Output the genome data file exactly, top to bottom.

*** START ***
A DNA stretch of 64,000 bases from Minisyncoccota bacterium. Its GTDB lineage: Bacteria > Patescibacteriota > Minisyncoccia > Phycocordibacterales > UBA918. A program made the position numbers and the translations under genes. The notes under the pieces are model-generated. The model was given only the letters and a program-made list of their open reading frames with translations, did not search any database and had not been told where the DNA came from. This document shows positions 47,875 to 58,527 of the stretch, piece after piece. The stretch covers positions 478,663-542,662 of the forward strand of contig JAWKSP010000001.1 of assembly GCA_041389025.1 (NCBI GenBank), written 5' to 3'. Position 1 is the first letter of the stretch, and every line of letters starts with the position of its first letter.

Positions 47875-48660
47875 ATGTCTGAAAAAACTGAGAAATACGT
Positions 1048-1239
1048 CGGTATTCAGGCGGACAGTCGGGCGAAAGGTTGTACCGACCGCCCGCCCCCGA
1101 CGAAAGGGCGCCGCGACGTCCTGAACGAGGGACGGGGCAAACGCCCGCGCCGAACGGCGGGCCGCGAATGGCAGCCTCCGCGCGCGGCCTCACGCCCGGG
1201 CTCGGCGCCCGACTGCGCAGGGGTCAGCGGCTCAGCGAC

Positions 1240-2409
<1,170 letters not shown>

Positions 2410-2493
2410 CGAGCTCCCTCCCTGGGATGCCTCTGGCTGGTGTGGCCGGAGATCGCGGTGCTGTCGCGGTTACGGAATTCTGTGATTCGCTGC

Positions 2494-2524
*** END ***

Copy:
A DNA stretch of 64,000 bases from Minisyncoccota bacterium. Its GTDB lineage: Bacteria > Patescibacteriota > Minisyncoccia > Phycocordibacterales > UBA918. A program made the position numbers and the translations under genes. The notes under the pieces are model-generated. The model was given only the letters and a program-made list of their open reading frames with translations, did not search any database and had not been told where the DNA came from. This document shows positions 47,875 to 58,527 of the stretch, piece after piece. The stretch covers positions 478,663-542,662 of the forward strand of contig JAWKSP010000001.1 of assembly GCA_041389025.1 (NCBI GenBank), written 5' to 3'. Position 1 is the first letter of the stretch, and every line of letters starts with the position of its first letter.

Positions 47875-48660
47875 ATGTCTGAAAAAACTGAGAAATACGT
Positions 1048-1239
1048 CGGTATTCAGGCGGACAGTCGGGCGAAAGGTTGTACCGACCGCCCGCCCCCGA
1101 CGAAAGGGCGCCGCGACGTCCTGAACGAGGGACGGGGCAAACGCCCGCGCCGAACGGCGGGCCGCGAATGGCAGCCTCCGCGCGCGGCCTCACGCCCGGG
1201 CTCGGCGCCCGACTGCGCAGGGGTCAGCGGCTCAGCGAC

Positions 1240-2409
<1,170 letters not shown>

Positions 2410-2493
2410 CGAGCTCCCTCCCTGGGATGCCTCTGGCTGGTGTGGCCGGAGATCGCGGTGCTGTCGCGGTTACGGAATTCTGTGATTCGCTGC

Positions 2494-2524